2 Furthermore, the recent Supreme Court case of Serbian Eastern Orthodox Diocese v. Milivojevich (1976), 426 U.S. 696, 49 L.Ed.2d 151, 96 S.Ct. 2372, is not supportive of plaintiff's position and we fail to see the significance of his attempt to distinguish that case from the instant case. It seems that plaintiff has impermissibly turned to the civil courts> because of his dissatisfaction with the manner in which the Christian Science Church responded to his complaints about Mr. Cessna. We find that the trial court properly dismissed the complaint on the basis of lack of subject matter jurisdiction and we need not concern ourselves with the other grounds for dismissal.
Plaintiff also questions the authority of the circuit court to enjoin him from pursuing related litigation in the Illinois courts> and the Federal courts>. Defendants address their argument to the propriety of enjoining harassing and vexatious litigation, but do not consider the question of whether a State court may enjoin Federal proceedings. In the absence of compelling argument to the contrary, we believe the decision in Donovan v. City of Dallas (1964), 377 U.S. 408, 12 L.Ed.2d 409, 84 S.Ct. 1579, which was subsequently reaffirmed in General Atomic Co. v. Felter (1977), 434 U.S. 12, 54 L.Ed.2d 199, 98 S.Ct. 76, is dispositive and prohibits the circuit court from enjoining plaintiff from litigating in the Federal court. See Arnold, State Power to Enjoin Federal Court Proceedings, 51 Va. L. Rev. 59, 63 (1965); People v. Spencer (1974), 185 Colo. 377, 524 P.2d 1084.
The injunction restraining plaintiff from instituting or proceeding with related actions in the State courts> stands on a different footing. We believe it is clear that the court had the power to enter such an order under appropriate circumstances. Crawley v. Bauchens (1974), 57 Ill.2d 360, 312 N.E.2d 236; James v. Grand Trunk Western R.R. Co. (1958), 14 Ill.2d 356, 152 N.E.2d 858, cert. denied (1958), 358 U.S. 915, 3 L.Ed.2d 239, 79 S.Ct. 288; Wells v. Wells (1976), 36 Ill. App.3d 91, 343 N.E.2d 215.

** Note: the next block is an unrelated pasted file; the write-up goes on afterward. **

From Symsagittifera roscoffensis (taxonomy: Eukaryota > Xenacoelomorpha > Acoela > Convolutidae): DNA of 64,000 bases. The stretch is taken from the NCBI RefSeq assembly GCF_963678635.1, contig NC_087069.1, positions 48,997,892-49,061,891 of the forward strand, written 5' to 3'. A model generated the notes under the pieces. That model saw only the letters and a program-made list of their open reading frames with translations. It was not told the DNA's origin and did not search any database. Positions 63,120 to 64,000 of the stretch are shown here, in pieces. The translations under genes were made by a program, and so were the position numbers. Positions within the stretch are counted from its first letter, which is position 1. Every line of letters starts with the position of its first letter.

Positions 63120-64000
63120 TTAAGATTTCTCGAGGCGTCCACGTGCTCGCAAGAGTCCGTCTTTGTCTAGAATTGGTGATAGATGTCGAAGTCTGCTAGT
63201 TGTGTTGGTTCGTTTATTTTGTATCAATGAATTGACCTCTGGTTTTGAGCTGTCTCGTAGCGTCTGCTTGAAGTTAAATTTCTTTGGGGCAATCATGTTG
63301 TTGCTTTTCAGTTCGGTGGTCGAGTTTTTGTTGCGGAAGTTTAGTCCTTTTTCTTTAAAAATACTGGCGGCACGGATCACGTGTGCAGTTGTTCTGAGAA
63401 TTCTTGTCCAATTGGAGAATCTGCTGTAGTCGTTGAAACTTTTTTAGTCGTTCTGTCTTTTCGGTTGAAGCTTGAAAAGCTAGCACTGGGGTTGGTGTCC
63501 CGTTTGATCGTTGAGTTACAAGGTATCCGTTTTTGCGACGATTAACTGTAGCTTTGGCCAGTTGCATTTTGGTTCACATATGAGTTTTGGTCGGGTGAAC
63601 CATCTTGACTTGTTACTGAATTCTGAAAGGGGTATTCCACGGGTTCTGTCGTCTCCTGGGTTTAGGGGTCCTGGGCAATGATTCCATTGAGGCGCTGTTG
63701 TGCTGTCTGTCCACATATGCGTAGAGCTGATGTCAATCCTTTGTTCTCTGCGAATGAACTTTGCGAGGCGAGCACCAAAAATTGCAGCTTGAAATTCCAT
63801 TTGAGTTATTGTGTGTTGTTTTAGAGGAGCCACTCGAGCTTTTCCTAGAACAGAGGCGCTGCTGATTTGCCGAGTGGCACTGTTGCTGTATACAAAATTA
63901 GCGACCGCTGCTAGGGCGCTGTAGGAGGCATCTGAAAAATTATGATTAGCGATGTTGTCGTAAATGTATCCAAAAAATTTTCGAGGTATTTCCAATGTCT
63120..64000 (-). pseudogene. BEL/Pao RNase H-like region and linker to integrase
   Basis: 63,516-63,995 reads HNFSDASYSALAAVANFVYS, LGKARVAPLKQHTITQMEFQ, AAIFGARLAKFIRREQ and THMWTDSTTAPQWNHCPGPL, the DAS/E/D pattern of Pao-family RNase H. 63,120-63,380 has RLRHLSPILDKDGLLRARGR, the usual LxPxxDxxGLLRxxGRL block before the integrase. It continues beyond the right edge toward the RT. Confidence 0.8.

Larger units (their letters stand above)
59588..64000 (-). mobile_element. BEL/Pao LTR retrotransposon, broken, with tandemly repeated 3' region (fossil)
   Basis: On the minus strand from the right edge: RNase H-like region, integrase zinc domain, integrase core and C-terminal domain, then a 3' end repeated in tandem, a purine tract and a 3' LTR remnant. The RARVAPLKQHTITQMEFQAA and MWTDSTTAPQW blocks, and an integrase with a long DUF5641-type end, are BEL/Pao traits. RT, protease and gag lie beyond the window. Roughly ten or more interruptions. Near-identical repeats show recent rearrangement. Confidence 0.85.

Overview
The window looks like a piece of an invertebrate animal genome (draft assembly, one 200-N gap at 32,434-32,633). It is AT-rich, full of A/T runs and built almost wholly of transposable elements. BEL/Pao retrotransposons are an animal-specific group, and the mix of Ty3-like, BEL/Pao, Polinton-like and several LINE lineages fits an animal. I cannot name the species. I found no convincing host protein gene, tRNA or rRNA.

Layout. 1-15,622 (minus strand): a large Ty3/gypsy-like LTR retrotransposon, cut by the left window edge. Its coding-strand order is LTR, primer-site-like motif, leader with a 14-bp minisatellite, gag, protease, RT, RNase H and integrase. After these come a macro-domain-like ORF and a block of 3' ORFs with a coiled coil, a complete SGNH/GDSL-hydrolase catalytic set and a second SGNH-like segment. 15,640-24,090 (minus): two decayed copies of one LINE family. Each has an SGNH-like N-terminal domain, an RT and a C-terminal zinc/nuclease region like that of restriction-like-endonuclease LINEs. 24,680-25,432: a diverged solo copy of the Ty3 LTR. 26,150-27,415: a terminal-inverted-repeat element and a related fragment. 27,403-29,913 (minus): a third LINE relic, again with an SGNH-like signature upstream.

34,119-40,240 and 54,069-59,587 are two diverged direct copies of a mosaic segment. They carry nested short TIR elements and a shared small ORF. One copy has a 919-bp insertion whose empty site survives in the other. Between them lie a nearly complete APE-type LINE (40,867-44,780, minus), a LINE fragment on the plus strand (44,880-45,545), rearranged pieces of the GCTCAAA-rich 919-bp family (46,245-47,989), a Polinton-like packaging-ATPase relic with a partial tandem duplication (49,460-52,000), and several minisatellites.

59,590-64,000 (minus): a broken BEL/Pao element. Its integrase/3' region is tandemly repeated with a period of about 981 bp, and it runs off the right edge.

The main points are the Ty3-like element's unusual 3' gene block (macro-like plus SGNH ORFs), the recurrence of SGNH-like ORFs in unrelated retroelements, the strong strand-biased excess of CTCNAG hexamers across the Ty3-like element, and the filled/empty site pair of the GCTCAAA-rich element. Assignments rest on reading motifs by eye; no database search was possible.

3 It is well settled that Illinois courts> may restrain the maintenance of vexatious and harassing litigation. (Bowman v. Lake County Public Building Com. (1964), 31 Ill.2d 575, 203 N.E.2d 129, appeal dismissed and cert. denied (1965), 382 U.S. 13, 15 L.Ed.2d 9, 86 S.Ct. 44; People ex rel. Lake County Bar Association v. Circuit Court of Lake County (1964), 31 Ill.2d 170, 201 N.E.2d 109; Patterson v. Northern Trust Co. (1919), 286 Ill. 564, 122 N.E. 55; Trustees of Schools v. Schroeder (1972), 8 Ill. App.3d 122, 289 N.E.2d 247, cert. denied (1973), 414 U.S. 832, 38 L.Ed.2d 67, 94 S.Ct. 166.) Although plaintiff may be sincere in his feeling that a wrong has been committed, it is apparent that unless enjoined he may continually attempt to evade the clear mandate of this court. Furthermore, because his actions are filed pro se and consist of lengthy documents whose language is often hard to follow, his litigation becomes even more burdensome to the court and opposing litigants. Therefore, we find that the court did not abuse its discretion by issuing an injunction.
The judgment of the circuit court of Cook County dismissing the plaintiff's complaint is affirmed. The permanent injunction pertaining to the Illinois courts> is affirmed, but the order as it pertains to actions in the Federal court is reversed.
Affirmed in part; reversed in part.
GOLDBERG, P.J., and BUCKLEY, ...